I originally wrote a draft of this blog post in March, when Coronavirus seemed like a news story from far away that in all likelihood would't significantly affect us - how wrong we were! Surprisingly though despite the huge impact that Coronavirus is having, and will continue to have to our lives I don't think it really changes my original predictions of what working life will be like by the end of the decade. I have updated the content since then, but the headings and overall predictions are the same - I am, however, fairly confident that those differences will now occur far sooner than they would have in a non-corona world.
Working from Home
Here are some pretty crazy statistics, courtesy of the Office of National Statistics (ONS). In 2019, 75% of the UK's working population had never worked from home [source]. Fast forward to the week commencing 23 April 2020 and over 49% worked from home just in that one week [source]. Whilst that is clearly not an organic change - people are working from home because they have to, not because they choose to - I believe it will mark a turning point.
Sitting at the dining room table with cables draped across chairs clearly isn't going to be for everyone, but for some, and especially for those that have the ability to work at a dedicated space, it will ignite a desire to do this more often. Whether because of the reclaimed commute time, the ability to set a 'do not disturb' status when focussing, the lack of temptation from the communal biscuit tin, not having to listen to Martin tell something to 'F off' every two minutes because it's not working, or simply being away from the office environment, we'll see more people wanting to work from home either permanently, or I suspect most likely, for a few days each week.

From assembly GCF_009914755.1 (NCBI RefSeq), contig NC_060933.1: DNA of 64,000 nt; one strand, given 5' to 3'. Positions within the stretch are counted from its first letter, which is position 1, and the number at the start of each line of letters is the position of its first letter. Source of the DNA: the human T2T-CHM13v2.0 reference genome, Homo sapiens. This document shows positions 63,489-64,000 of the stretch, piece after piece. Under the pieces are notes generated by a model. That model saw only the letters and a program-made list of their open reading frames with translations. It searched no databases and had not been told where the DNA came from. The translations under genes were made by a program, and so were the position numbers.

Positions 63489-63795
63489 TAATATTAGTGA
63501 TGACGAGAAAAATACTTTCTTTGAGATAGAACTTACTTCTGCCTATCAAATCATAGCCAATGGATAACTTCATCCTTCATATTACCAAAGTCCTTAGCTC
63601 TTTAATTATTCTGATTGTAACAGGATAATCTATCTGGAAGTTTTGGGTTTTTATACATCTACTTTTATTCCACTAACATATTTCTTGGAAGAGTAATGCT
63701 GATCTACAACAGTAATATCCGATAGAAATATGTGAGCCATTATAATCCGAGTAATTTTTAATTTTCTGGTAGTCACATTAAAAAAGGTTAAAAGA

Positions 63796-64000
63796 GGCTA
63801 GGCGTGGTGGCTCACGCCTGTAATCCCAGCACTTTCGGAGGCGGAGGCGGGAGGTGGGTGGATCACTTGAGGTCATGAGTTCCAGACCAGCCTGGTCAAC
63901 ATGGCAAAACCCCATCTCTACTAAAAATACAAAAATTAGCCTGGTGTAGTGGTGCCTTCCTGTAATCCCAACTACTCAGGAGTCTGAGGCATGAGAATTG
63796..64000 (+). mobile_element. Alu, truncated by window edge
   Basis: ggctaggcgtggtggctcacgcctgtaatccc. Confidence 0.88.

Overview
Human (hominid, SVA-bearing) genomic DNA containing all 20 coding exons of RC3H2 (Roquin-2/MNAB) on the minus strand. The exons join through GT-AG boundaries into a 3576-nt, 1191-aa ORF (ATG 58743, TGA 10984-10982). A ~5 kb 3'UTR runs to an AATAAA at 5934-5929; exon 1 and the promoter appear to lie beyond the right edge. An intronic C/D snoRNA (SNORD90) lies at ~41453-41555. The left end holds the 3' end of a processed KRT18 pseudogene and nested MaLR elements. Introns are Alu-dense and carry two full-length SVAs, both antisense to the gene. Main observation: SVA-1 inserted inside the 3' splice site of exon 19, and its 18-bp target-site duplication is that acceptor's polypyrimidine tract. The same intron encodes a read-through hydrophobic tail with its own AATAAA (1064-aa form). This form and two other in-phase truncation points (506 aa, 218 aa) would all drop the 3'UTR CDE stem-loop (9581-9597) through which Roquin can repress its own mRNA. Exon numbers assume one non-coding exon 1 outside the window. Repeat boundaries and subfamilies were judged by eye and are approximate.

The other significant factor here will be employers attitudes towards home working. Despite many studies suggesting it can increase productivity there seems to be some skepticism - now that we've essentially been forced to work from home, the resultant change in productivity should be measurable for those employers. If it turns out that there is an increase, no change, or only a small drop in productivity, this is likely to lead to a change in attitude. Some employers may even start to actively encourage it as part of a drive to reduce costs and remove or downsize their current office footprint.
Another of the changes that the COVID-19 situation has thrown upon us is a need for flexible working. With schools closed, many people have had to juggle working from home with looking after, and in some cases, homeschooling their children. Many companies offer a variant of flexible working - most commonly this is the core hours concepts, whereby you can vary your start and end times each day, so long as you are present during the 'core hours' (typically 10am - 4 pm).
The 2020's will see a progression of this, allowing people far more flexibility in how they fulfil their hours - whether this be by spreading them differently throughout the week, taking a long lunch but therefore staying later, or even something far more ad-hoc based around their work and lifestyle commitments. Perhaps being in the office for 8am for an early meeting, but then popping out for half an hour at 10 to grab a coffee with a mate.
For some people the traditional 8 hours work, 8 hours play, 8 hours sleep works, and will continue to work, very well. However, for others, perhaps we can start to break those blocks and mix them up a little.